BUSINESS TECHNOLOGY MEDIA COMPANY
Companies
Sectors
Innovations

UCT academics scoop Google research scholarship awards

Read time 3min 20sec
Associate professor Amir Patel (left) and Dr Mohohlo Tsoeu, from the University of Cape Town.
Associate professor Amir Patel (left) and Dr Mohohlo Tsoeu, from the University of Cape Town.

Two University of Cape Town (UCT) academics have become the only Africans to receive scholarship awards for the 2021 edition of the Google Research Scholar Programme.

Associate professor Amir Patel and Dr Mohohlo Tsoeu, both from the university’s Department of Electrical Engineering and its newly formed African Robotics Unit, have become the institution’s first recipients of the search engine giant’s research programme award, after submitting their research projects that aim to contribute to the ICT sector .

The Google Research Scholar Programme supports early-career researchers in fields relevant to Google, including data management, education innovation, algorithms and theory, machine intelligence and data mining and modelling.

It provides unrestricted tools to support research at institutions and is focused on funding world-class research. To be eligible for the award, the recipient’s research must be in computer science and related fields.

Patel has been awarded in the category “Machine Perception” and Tsoeu in the category “Natural Language Processing”, according to UCT.

They will receive funding and support to implement their research in real world scenarios.

“It feels amazing to be recognised by Google, one of the largest tech companies in the world. It is also exciting and encouraging for us to be mentioned among some of the world’s top universities in the field of robotics and artificial intelligence,” says Patel.

Patel was awarded for his research project “WildPose: 3D animal biomechanics in the field, using multi-sensor data fusion”.

The biggest obstruction to a universal understanding of animal movement is measuring and modelling whole-body motion in the wild, notes Patel.

The project aims to provide deeper insight into the abilities of the world’s greatest African animals, looking into how they can “robustly traverse through the unstructured world, and will prove invaluable for legged robots if they are ever to leave the confines of the laboratory”.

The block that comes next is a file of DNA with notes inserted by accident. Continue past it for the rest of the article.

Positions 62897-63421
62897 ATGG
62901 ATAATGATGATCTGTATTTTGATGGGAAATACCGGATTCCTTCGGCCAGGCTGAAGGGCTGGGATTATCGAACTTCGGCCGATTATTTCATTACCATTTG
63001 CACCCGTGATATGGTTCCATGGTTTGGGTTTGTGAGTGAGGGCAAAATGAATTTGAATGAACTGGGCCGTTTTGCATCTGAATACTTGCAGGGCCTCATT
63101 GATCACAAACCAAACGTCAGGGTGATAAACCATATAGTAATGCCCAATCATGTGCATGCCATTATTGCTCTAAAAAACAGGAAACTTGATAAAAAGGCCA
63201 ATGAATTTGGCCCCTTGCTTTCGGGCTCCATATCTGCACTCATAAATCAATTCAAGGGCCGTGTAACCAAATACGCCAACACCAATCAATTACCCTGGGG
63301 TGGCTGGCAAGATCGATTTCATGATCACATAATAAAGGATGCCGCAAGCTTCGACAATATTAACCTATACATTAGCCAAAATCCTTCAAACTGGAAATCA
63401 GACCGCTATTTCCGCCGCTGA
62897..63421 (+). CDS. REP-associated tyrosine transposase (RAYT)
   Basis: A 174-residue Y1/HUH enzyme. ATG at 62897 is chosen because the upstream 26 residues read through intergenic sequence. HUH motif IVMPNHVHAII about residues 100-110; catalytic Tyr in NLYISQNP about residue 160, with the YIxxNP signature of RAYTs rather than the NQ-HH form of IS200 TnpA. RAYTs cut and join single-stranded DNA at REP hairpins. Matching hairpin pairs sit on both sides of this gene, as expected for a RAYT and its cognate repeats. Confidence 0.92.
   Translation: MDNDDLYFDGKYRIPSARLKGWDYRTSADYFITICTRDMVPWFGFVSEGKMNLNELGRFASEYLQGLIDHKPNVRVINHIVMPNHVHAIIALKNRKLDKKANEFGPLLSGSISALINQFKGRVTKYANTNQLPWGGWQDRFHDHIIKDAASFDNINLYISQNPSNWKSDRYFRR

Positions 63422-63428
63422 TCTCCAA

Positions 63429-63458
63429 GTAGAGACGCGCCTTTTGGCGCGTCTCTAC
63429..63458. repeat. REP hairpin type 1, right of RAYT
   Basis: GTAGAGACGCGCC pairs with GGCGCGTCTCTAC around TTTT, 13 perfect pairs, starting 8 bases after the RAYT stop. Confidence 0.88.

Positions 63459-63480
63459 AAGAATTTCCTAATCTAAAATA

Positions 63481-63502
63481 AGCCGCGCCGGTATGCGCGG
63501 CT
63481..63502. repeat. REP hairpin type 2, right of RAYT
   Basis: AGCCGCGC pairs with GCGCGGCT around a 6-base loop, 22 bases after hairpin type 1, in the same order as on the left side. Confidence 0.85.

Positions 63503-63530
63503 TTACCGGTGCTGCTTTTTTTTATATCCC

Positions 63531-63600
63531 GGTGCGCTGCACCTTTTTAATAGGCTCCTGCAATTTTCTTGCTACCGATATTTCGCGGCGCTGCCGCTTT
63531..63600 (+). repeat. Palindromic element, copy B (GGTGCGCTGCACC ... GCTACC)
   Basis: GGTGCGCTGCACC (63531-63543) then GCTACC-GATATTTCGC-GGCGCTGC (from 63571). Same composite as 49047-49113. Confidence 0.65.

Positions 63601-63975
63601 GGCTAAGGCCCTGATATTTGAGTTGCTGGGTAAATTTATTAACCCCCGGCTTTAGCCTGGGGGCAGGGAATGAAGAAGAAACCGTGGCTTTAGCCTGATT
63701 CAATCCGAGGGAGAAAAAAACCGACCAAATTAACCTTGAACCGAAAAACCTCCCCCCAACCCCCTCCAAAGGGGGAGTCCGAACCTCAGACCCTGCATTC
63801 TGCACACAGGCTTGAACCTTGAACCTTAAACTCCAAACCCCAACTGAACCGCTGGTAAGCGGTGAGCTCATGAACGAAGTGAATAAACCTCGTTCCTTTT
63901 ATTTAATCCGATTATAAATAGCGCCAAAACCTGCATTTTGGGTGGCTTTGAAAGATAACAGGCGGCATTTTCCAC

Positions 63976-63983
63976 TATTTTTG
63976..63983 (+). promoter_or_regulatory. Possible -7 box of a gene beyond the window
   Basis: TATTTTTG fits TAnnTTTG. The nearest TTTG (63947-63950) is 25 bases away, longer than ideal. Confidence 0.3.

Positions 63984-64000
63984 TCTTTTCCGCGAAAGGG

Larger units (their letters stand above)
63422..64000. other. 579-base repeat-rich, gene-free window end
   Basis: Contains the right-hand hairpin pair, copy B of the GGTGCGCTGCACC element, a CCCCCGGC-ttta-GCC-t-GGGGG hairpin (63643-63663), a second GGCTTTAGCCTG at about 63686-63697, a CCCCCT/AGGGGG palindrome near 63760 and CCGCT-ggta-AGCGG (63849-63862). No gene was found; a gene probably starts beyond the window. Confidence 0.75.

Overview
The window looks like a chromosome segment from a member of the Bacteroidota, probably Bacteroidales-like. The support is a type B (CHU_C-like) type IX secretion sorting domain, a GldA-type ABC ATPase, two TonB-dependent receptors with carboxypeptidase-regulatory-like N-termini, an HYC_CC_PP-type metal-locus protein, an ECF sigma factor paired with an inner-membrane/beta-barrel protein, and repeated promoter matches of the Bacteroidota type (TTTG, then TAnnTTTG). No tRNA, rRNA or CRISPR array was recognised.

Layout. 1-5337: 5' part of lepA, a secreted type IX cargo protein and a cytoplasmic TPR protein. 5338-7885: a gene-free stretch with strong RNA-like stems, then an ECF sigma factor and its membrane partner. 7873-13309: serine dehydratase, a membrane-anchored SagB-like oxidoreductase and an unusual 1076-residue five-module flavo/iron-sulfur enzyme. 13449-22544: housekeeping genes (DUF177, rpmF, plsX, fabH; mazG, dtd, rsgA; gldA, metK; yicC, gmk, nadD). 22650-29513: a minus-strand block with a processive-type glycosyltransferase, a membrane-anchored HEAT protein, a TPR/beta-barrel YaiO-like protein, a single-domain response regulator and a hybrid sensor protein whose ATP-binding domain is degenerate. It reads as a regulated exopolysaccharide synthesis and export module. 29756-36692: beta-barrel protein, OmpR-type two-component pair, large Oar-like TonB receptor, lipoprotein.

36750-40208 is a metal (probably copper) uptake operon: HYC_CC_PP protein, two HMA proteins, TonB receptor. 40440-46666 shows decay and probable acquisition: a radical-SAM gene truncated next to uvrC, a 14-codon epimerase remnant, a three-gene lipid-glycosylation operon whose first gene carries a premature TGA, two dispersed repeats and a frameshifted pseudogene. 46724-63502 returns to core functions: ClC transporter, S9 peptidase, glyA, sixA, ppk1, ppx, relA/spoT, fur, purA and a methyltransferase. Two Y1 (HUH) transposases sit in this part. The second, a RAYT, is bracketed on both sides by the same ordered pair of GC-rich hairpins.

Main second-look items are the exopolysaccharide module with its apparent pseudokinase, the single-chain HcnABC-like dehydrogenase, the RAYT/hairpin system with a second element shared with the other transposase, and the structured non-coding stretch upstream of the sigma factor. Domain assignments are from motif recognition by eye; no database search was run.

The WildPose system will enable videographers to capture bio-mechanical data from animals, such as cheetahs and lions, in the wild using a single handheld device, creating a new source for data collection. “This research is important as it will allow us to measure the motion of animals in the wild at an unprecedented level,” adds Patel.

Tsoeu says he was “excited and honoured” to be one of only two researchers from an African university to receive the prestigious award this year.

“It is a positive affirmation that our research is important, has the potential to have great impact and that we have the intellectual capital to deliver.”

Tsoeu was awarded for his project titled: “Corpora collection and complete natural language processing of isiXhosa, Sesotho and other South African sign languages”. The project will investigate and develop novel and high-performance machine learning algorithms aimed at application areas such as automatic speech recognition, translation and text-to-speech/sign technology.

Tsoeu explains these applications are in the growing area of human-machine interfacing (HMI), but more importantly in the South African context, they contribute towards bridging the human language divide and improve equal access and participation to restore the dignity of currently marginalised groups such as the deaf and hard of hearing.

“The world is getting extremely connected, both through travel and the Web, and the language divide remains a bottleneck towards enjoying full global connectedness.”

Tsoeu and his team’s work will also open doors to additional research ideas and innovation in the areas of machine learning, HMI, media content distribution and education.

Funds received from the programme will make a significant contribution to the project’s “enormous costs”, which include the team’s research activities, funding students, travel costs, fieldwork and attending conferences, notes Tsoeu.

See also